As I previously wrote, Sui generis is partly Guillermo del Toro’s brainchild. This retrospective uses cinema as documents, showing nuances of otherwise better moments in Mexico’s history. But like most histories, there are moments that are purely dark. One of those moments is the Canoa massacre in 1968, immortalized in cinema by Felipe Cazals in Canoa in 1976. This film hit Mexican cinemas and ingrained itself into the minds of del Toro and his best friend Alfonso Cuaron. Their love for this film got it a Criterion release. Through this program, del Toro also gave this for Toronton to see. It’s better late than never for us. Besides, we can learn a lot about a film depicting events from the 1960s. Mass hysteria against atheism and communism swept the titular town. And that reminds us of the ideological brainwashing happening in parts of the world today.
Canoa opens us up the Mexico’s political landscape, one that the rest of the world still knows nothing about. Canada and the United States have short periods of conservative and liberal dominance. And that relationship has become more antagonistic as time passes. A short Wikipedia search on Mexican history would show the dominance of a revolutionary centrist party, which is inherently suspicious. But there are other forces on sides that we here see as extreme. On the right are the the Catholic Church, with clergy members who entrenched themselves in towns like in Canoa. On the left are the student protests. They soft sold their politics to young people. Some of them included the university employees who we see on the film. There are also the local townspeople who don’t ally themselves with any political views. But they believe in what they think is fair.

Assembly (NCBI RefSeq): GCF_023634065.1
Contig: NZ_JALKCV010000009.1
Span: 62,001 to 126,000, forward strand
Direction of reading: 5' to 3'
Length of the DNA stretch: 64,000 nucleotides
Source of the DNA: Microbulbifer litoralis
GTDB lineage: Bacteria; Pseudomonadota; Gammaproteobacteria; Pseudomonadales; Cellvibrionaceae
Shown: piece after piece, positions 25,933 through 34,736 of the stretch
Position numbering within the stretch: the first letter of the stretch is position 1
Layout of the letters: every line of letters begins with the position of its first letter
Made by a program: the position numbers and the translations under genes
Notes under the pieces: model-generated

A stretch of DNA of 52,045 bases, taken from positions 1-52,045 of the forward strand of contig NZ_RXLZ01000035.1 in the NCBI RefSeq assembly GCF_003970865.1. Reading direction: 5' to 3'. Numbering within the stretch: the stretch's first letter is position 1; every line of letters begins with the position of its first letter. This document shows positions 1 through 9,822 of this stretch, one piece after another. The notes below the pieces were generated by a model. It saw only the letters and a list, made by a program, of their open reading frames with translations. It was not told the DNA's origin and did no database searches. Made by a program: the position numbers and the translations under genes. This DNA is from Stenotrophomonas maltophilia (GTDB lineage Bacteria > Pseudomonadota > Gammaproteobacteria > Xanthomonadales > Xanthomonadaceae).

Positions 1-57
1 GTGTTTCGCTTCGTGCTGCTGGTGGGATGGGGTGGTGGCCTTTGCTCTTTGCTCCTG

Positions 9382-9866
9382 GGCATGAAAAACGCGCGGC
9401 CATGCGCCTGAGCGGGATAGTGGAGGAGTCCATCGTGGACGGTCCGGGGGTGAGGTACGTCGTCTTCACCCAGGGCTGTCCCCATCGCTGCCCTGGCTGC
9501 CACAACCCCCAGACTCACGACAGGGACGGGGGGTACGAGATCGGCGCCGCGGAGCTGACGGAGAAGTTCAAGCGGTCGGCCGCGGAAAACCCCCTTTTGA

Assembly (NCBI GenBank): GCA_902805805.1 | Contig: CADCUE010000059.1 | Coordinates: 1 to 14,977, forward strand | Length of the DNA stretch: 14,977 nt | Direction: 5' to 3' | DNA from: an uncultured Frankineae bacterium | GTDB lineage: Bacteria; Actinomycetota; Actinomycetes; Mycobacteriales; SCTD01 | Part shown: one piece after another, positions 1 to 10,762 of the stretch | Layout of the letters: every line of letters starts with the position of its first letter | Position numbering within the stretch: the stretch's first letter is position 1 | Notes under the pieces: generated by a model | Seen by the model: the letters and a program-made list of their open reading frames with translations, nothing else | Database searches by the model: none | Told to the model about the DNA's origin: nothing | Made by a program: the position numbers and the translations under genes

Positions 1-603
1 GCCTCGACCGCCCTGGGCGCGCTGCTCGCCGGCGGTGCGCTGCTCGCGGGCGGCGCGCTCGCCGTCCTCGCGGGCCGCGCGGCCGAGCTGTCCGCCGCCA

This film could have been just another cautionary tale for urban kids not to go to small towns. And in a way, it begins with their perspective. It shows short segments of police marches in Puebla’s streets. Then it shows the five university employees who end up dead in the small town. It eventually goes into a deep dive into Canoa. Every piece of information about the town goes into consideration. These facts cover the gamut, especially the remnants of the Aztec culture that manifests itself in Canoa. This becomes important as of the characters, which the movie calls The Witness (Salvador Sanchez). He recalls the Cortes period, comparing the oppression during that era with the complacency in his time. The Aztec culture’s existence also reminds us of how the Spanish violently tried to wipe them out. And that violence is an inherent force in this continent.
But the important tidbits are ones concerning the economy, especially the lack of employment opportunities there. The lack of employment makes it more difficult for the citizens to cover their expenses. The film doesn’t necessarily outline some things. Like whether or not the fees that local Priest (Enrique Lucero) is asking for is outside taxes. But the fact that the townspeople have to pay him is fishy. The Priest also makes it seem that he’s playing fair. That the people who don’t pay for some services don’t get them. But these are essential services that he’s withholding. And he withholds them arbitrarily against people who, in his opinion, oppose his political views. He’s practicing the same unilateral dominance that the Revolutionary Party did. The film shows us characters who actually oppose him. They’re only able to speak out when they think no one else is listening.